|Standard roses are $50 each.|
My bargain roses from Gurney's cost $5 each.
The Jackson and Perkins rose arrived. My favorite laugh item was a $5 plastic ring to put around the base of the rose, to hold mulch and fertilizer.
Apart from the cost, the laughs came from "fertilizer" - a bad idea for roses, and a little circle of mulch to be held by that expensive ring of plastic.
The non-secret to healthy roses is large, thick bed of mulch that will slowly decompose and feed the soil creatures beneath, holding water and holding in moisture, preventing wind erosion, discouraging foot traffic.
The big rose gardens are organic, because chemical fertilizers are just like pesticides - making the situation worse.
But this takes time. Roses are not a lot of work, but their root systems do not grow overnight. The roots are where the intricate chemical exchanges take place. When the roots are well established, hundreds of miles of root hairs serve as a Vanity Fair, exchanging carbon for the nutrients the plant needs. Fungi need the carbon to grow, and all plants have carbon to swap. The subordinate fungi will even bring moisture to the roots, with hyphae or little tunnels that stretch in every direction. So do not stomp down the hyphae by tramping through the rose bed every day.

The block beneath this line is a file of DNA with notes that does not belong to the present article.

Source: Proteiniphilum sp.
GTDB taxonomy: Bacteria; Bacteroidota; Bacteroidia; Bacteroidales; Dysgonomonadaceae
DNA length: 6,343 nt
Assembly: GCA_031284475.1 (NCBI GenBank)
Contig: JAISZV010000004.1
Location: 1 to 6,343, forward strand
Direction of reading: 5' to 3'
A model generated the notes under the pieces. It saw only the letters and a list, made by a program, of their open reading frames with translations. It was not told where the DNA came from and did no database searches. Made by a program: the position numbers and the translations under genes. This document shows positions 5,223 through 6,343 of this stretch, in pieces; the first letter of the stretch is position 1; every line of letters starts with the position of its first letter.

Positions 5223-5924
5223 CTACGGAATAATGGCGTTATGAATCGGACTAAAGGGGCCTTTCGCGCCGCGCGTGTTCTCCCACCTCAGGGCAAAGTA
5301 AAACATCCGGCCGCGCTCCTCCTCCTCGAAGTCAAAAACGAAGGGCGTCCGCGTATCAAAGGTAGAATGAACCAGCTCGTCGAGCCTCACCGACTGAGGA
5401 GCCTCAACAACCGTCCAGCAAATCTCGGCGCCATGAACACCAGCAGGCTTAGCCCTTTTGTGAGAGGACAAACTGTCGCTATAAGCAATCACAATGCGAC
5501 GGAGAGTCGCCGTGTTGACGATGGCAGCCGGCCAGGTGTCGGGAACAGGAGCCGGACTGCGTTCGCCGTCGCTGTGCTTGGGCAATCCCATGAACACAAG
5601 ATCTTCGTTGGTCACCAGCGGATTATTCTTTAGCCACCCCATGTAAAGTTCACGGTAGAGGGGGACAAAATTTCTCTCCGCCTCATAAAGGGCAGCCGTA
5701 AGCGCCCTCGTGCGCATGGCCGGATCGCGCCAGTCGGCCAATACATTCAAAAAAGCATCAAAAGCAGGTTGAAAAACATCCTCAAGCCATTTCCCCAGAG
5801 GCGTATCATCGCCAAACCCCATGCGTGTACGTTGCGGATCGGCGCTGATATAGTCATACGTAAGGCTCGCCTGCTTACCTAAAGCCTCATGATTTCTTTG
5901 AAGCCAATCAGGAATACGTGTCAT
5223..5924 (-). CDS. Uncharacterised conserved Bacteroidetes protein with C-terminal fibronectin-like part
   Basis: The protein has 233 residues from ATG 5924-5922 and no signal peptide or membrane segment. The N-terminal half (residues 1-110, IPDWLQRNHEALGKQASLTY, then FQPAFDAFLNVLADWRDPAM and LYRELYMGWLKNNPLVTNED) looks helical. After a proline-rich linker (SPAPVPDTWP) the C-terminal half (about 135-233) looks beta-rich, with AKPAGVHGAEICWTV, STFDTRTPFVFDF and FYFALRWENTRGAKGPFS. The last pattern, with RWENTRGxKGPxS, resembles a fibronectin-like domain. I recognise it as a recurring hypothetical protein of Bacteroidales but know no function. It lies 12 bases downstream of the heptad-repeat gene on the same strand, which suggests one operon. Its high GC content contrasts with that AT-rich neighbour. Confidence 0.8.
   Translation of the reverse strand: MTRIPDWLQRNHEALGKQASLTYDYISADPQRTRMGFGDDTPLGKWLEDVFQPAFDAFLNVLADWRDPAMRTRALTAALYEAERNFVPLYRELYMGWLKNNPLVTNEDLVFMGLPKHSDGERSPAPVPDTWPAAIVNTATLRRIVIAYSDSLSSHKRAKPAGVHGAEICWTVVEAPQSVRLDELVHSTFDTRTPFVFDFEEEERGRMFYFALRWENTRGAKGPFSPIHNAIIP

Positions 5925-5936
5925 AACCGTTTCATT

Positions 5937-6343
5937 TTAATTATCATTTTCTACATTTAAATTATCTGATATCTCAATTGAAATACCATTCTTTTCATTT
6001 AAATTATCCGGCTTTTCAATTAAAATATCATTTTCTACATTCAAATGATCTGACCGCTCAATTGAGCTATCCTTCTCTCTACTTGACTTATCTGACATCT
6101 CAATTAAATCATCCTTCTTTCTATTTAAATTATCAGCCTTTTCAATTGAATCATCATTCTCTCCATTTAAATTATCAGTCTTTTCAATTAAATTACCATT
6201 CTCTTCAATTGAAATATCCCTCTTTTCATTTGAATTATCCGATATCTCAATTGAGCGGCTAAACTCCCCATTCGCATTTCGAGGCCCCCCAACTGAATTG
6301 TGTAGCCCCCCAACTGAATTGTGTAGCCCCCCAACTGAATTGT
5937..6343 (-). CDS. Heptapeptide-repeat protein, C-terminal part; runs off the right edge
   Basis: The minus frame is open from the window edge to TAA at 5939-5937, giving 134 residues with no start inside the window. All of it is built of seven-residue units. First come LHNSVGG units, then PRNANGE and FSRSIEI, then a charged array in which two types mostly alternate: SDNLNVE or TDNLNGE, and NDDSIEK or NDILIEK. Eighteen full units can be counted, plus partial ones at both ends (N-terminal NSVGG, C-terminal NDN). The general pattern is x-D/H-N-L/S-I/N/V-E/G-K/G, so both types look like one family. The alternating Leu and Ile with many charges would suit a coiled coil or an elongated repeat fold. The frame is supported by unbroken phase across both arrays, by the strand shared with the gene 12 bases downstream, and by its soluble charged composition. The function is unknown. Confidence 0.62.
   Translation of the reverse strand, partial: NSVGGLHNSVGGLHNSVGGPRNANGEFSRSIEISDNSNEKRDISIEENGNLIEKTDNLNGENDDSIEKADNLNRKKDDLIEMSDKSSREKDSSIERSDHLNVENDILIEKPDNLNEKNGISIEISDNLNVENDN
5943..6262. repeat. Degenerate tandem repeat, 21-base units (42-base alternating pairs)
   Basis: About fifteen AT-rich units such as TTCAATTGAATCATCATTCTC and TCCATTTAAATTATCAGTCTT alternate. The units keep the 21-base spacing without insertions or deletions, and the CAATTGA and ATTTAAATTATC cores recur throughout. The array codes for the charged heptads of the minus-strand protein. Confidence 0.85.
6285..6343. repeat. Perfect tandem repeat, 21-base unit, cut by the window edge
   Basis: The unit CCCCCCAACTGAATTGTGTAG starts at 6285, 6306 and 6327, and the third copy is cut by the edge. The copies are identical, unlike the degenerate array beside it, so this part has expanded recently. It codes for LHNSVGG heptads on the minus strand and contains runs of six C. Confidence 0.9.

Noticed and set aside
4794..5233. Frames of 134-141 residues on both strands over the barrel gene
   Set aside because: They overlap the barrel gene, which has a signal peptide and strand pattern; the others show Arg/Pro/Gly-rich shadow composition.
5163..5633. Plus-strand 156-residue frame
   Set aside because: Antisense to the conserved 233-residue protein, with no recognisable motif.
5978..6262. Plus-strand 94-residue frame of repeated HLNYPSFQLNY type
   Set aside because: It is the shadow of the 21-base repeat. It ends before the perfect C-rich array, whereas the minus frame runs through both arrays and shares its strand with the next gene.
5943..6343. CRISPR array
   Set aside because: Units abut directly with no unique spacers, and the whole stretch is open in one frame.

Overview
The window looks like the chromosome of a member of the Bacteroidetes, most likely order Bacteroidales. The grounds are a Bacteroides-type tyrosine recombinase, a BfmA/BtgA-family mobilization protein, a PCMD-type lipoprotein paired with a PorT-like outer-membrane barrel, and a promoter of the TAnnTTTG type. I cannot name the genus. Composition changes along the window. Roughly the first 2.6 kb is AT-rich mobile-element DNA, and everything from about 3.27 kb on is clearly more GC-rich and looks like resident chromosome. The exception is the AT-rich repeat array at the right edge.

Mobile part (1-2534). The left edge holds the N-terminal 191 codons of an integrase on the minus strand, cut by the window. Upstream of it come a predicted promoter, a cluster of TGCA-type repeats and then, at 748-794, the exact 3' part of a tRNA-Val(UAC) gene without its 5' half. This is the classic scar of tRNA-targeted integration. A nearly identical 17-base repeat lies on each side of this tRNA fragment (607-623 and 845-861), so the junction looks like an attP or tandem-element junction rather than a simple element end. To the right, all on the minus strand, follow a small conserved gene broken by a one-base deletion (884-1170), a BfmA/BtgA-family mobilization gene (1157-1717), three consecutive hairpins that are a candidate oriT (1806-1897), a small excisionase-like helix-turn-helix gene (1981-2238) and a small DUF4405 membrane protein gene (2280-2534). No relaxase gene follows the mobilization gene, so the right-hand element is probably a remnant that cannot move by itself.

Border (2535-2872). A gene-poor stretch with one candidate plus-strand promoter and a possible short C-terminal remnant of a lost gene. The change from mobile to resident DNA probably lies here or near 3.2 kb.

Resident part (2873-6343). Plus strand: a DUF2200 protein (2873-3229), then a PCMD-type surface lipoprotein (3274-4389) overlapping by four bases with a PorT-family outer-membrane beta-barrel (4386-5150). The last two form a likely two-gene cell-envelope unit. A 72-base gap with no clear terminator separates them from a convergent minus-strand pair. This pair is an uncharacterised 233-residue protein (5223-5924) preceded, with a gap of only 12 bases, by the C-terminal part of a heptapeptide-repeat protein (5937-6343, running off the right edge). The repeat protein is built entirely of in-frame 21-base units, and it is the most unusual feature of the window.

Some ways to improve rose production:
- Set up soaker hoses to water them at the base, but give the entire plant a good shower with the hose from time to time.
- Plant vegetation that harbors beneficial insects. I put my face close to the Bee Balms being sold at Walmart. They were alive with flower flies, those tiny pest reducers that look a bit like tiny bees.
- Cut off spent and fading roses, because pruning makes them grow more and produce more - John 15: 1-8. Remove dead wood at the same time.
- Store rainwater to help lagging plants that need a boost.
|Mr. Lincoln is productive, fragrant, and beautiful in all forms.|
|This is the tall bud of Mr. Lincoln.|